By Katrina Pugh
The opinions expressed are her own.
In the jitteriness over the stock market’s worst quarter in two years, a racing volatility index, and protests spreading across the nation’s major cities, all bank leadership (and perhaps all corporate leadership) needs to ask a fundamentally new question: “What blindspots are dogging us?” This hardly seems like a radical question. After all, most arbitrators make their money off of other people’s blindspots by seeing around corners where others can’t.
But often, leaders are unaware of blindspots in their own organizations. And they are unaware that they are unaware.
At UBS, blindspots led to $2.3 billion in undetected rogue trading losses, and the ouster of CEO Oswald Gruebel. Analysts have widely criticized UBS’s lax accountability, and oblique, easily-gamed bank systems. Corporate insider Sergio Ermotti brings a strong track record to UBS’s post of interim CEO. Entering this maelstrom, however, will put his leadership to the test.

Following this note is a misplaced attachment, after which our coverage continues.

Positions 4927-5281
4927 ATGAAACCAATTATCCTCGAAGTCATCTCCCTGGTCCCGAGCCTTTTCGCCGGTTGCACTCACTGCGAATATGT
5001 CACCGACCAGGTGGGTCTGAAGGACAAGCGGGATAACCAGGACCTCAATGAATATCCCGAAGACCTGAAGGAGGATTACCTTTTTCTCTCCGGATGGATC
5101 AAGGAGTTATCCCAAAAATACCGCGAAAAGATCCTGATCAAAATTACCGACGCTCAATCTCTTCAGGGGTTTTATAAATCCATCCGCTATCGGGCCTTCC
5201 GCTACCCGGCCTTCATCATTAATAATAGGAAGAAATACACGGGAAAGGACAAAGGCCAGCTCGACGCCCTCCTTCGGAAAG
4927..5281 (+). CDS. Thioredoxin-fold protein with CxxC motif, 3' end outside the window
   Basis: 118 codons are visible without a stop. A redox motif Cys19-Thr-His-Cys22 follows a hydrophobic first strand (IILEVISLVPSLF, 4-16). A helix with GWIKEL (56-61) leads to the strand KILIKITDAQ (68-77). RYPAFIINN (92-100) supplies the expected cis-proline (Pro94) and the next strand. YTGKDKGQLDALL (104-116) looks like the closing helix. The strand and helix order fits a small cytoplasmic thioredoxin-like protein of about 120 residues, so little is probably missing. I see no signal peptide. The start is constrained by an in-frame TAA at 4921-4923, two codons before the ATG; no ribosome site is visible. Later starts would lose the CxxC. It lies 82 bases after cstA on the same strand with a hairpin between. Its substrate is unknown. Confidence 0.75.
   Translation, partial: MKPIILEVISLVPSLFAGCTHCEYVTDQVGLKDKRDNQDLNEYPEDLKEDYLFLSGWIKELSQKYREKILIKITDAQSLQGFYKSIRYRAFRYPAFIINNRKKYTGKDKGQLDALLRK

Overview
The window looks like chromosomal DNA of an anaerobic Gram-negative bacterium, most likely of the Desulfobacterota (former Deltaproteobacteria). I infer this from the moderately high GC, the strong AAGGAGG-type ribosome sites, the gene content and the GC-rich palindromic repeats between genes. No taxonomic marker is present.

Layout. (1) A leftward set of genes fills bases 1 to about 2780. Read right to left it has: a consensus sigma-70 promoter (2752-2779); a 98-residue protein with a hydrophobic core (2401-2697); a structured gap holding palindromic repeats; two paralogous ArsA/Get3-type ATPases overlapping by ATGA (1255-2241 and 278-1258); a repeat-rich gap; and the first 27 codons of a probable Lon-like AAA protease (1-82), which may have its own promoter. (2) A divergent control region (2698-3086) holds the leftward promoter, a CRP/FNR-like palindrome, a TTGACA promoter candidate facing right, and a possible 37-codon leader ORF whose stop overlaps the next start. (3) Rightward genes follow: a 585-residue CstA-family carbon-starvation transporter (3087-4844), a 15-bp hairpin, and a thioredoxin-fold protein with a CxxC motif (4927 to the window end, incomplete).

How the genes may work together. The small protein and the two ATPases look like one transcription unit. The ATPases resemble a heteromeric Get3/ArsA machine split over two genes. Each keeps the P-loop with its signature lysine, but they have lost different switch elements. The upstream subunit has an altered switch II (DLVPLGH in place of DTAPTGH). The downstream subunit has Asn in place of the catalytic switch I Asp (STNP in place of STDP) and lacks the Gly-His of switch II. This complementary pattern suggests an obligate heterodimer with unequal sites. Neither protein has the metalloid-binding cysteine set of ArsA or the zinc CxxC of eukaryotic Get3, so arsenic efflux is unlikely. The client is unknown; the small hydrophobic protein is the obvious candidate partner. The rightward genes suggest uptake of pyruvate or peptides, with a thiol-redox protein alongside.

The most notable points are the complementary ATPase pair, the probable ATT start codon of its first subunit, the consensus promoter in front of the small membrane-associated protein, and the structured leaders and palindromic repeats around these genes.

UBS is far from alone. Many other banks have disclosed the unhappy results of ignoring blindspots, such as Bank of America’s Countrywide loan portfolio, Citibank-Japan’s clumsy disclosure process, and the French banks’ Greek loan portfolios.
We, the investors and consumers need a new cry: “These banks are too big to go stale!” They all need a good air flow. Knowledge flow, that is.